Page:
- BBC News World
This year’s Nobel Prize in Physics has gone to three scientists who have specialized in quantum mechanics, the science that describes the behavior of subatomic particles; that is, physics at the smallest possible scales.
The prize went to the Frenchman Alain Aspect, the American John Clauser and the Austrian Anton Zeilinger.
His work could pave the way for a new generation of powerful computers and telecommunications systems impossible to hack.
This year’s three laureates have carried out innovative experiments using entangled quantum states, in which two subatomic particles behave as a single unit even when separated.
“Quantum information science is a vibrant field and rapidly developing,” said Eva Olsson, a member of the Nobel Committee for Physics. “It has broad and potential implications in areas such as secure information transfer, quantum computing and sensing technology.”
Quantum mechanics describes the behavior of subatomic particles. It is a field of research that began at the beginning of the 20th century.
One of the areas of quantum mechanics is “entanglement,” in which two or more quantum particles – usually photons, the particles of light – can stay strongly connected when they are far apart and without being physically connected.
Your shared state can be your energy or your spin. This is a strange phenomenon that Albert Einstein called “spooky action at a distance”.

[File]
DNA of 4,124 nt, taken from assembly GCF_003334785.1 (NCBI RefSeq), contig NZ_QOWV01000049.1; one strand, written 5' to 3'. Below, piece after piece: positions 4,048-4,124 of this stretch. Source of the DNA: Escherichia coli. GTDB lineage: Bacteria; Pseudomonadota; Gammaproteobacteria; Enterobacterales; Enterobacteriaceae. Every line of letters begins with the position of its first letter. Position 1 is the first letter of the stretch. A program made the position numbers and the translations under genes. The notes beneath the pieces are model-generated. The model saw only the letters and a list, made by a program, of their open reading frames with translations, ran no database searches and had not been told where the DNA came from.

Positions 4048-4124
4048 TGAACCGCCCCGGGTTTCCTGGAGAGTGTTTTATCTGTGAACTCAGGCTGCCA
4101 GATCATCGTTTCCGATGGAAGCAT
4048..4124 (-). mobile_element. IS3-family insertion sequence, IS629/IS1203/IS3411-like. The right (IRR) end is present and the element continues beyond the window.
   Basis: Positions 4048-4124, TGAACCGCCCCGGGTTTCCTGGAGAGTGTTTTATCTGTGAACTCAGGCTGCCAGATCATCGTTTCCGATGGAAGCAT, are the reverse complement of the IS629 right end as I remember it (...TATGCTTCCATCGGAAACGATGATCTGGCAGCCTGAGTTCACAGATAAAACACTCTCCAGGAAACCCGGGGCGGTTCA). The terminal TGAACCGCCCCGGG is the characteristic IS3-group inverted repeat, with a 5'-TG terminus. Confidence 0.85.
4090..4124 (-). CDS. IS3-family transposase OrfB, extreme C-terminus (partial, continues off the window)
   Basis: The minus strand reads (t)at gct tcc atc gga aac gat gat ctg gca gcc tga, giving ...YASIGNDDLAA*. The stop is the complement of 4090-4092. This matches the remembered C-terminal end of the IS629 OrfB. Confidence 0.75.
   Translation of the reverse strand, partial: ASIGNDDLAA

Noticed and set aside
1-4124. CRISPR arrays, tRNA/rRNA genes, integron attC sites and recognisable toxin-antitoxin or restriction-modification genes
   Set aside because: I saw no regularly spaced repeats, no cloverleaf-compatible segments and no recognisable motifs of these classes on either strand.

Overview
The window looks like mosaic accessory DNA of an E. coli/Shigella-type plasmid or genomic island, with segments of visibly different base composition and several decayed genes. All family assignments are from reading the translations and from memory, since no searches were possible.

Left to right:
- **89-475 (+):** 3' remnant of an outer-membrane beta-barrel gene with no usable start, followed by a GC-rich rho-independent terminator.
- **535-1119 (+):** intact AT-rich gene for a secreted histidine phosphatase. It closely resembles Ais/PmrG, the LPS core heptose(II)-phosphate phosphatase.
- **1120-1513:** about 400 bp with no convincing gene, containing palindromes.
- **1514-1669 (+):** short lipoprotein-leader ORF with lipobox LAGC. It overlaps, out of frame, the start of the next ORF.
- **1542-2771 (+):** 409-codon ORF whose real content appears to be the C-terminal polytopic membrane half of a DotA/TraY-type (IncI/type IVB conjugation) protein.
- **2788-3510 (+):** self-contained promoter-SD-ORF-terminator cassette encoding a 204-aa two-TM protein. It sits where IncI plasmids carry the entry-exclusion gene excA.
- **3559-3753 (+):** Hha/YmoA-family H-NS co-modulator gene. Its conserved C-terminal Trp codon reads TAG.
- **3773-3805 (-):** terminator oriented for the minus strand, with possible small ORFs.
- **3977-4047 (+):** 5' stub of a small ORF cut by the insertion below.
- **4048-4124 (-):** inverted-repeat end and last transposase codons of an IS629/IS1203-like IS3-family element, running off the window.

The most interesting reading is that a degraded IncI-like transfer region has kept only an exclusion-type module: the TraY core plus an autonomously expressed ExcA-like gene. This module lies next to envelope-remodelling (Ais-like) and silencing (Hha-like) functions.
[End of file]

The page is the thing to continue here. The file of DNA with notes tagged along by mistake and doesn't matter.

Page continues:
The theoretical basis was developed in the 1960s by the Northern Irish physicist John Stewart Bell. But it was Aspect, Clauser, and Zeilinger who performed the experiments that showon that the phenomenon was real and could have practical uses.
“I have always been interested in quantum mechanics from the first moment I read about it,” Zeilinger told the BBC.
“And I was very impressed by some of the theoretical predictions, because did not fit the usual intuitions that one can have”, pointed out the winner.
Entanglement research is gaining a lot of attention in two areas. One of them is that of quantum computers, for which they promise a great leap in the capacity of machines to solve complex problems.
And the other is cryptography, the secure encoding of information, which would make it impossible for a third party to eavesdrop on private communications.
“This is useful for the military and the banks, etc., in secure communications,” Clauser said.
“The biggest application I know of has been from the Chinese, who launched a satellite several years ago that they use for secure communications over thousands of miles,” he added.
Professor Tim Spiller of the University of York, UK, said Tuesday’s laureates were worthy winners, helping to open up an exciting future.
“Quantum technologies have been heavily investigated in the UK and many other countries in the last 10 years. We’ve known about the mess for a long time, but the investment has been made in the last 10 years. And now there’s one or two products emerging purchasable commercials that use various aspects of this quantum feature, and we hope there will be many more to come“, he claimed.
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Nobel Prize in Physics 2022: what is quantum entanglement and how can it revolutionize computing?